Seven teens were arrested, four have pleaded guilty and now comes the murder trial.
In the months since the November 2008 stabbing death of Ecuadorean immigrant Marcelo Lucero on a Patchogue street corner, four of seven teenagers implicated in the killing have pleaded guilty to hate crime-related charges. They admit the assault was the culmination of a year-long series of attacks on Hispanics on eastern Long Island.
The length of their prison terms, which are expected to be long, will be decided after the coming trial of the only teen facing murder charges. Jury selection was expected to begin Tuesday and all four have agreed to testify against their friend.
Prosecutors contend Jeffrey Conroy plunged a knife into Lucero's chest as the 37-year-old dry cleaner flailed his belt in self-defense, surrounded by a mob at the Patchogue train station. Conroy, 19, of Medford, has pleaded not guilty to murder, manslaughter and hate-crime charges.
A Southern Poverty Law Center study found in September 2009 that anti-Hispanic sentiment had been growing in Long Island's Suffolk County for about a decade. As far back as 2000, two Mexican laborers were lured to an abandoned warehouse, where they were nearly beaten to death with shovels.
But the Lucero killing put a national spotlight on the community's race relations, prompting a U.S. Justice Department a probe of hate crimes and police response to them; that investigation is ongoing.
Starting late last year, prosecutors have methodically paraded some of the teenagers involved in the killing before state Supreme Court Justice Robert Doyle. Four have told the same story about an ongoing campaign of abuse against those they perceived to be Hispanic, culminating near midnight on Nov. 8, 2008.
Lucero, 37, came to the United States when he was 21. He was walking with a friend near the Patchogue train station when they were confronted by a mob of teens. His friend ran away, but Lucero was surrounded. He tried to fight back.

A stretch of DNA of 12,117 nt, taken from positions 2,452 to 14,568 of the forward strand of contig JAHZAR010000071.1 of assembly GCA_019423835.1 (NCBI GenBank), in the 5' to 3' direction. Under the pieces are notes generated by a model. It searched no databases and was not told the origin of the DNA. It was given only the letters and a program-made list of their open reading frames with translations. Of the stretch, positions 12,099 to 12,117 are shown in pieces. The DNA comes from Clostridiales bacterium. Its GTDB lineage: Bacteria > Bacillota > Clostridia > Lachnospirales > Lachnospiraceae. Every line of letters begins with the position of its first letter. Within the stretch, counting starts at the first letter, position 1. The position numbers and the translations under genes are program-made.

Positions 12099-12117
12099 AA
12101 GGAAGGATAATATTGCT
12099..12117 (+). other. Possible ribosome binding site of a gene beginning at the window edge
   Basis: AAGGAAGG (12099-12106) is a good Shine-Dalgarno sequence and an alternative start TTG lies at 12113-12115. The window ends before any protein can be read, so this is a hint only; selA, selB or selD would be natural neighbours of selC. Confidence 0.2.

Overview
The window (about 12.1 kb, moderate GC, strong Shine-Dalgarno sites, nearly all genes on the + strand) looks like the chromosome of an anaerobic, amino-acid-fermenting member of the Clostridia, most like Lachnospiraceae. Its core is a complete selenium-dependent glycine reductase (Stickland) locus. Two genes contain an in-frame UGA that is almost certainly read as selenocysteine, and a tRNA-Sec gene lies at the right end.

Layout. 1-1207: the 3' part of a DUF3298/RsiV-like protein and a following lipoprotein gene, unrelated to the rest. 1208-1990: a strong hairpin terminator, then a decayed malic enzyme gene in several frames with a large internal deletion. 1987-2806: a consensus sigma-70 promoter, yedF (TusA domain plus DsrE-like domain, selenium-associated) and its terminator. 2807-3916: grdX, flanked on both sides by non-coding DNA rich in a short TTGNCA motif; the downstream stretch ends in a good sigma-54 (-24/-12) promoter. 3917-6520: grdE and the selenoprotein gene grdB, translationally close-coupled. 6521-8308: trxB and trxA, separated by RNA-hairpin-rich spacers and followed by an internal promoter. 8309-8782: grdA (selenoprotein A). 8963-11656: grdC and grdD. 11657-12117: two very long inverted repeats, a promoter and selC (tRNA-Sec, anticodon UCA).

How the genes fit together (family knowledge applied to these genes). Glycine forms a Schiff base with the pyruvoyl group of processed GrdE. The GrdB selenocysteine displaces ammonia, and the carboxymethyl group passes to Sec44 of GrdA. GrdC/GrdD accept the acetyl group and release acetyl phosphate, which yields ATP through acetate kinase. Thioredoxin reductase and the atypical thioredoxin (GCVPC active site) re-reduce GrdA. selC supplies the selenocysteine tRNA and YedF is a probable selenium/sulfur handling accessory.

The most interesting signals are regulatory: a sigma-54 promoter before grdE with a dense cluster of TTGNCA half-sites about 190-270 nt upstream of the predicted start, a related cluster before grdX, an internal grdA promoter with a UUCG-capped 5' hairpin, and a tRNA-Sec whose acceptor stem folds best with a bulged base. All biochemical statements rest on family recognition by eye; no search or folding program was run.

At some point, Conroy allegedly plunged a knife into Lucero's chest before running away.
"I stabbed him,'' Conroy reportedly told police moments after the killing while they frisked him blocks away.
Last month, Doyle said Conroy's comments would be admissible at his trial. Doyle ruled that Conroy blurted out the admission while being searched for a knife and that "traditional Miranda warnings were not required.''
The four teens who have pleaded guilty confirm that Conroy was the one with the knife.
Nicholas Hausch says he urged Conroy to throw away the knife as they and five others ran from the scene. Hausch has pleaded guilty to hate crime charges.
Conroy insisted he had washed the blood off the weapon in a puddle, but Hausch said he doubted they could fool authorities so easily. "I said, 'We're not going to get away with it.'''
Conroy's attorney, William Keahon, did not return repeated telephone messages seeking comment.
"From the outside, it appears that this is a very difficult case,'' conceded longtime defense attorney Stephen Scaring, a former prosecutor who is not connected to the case.
He said Keahon's opening statement to the jury should provide an idea about a defense strategy.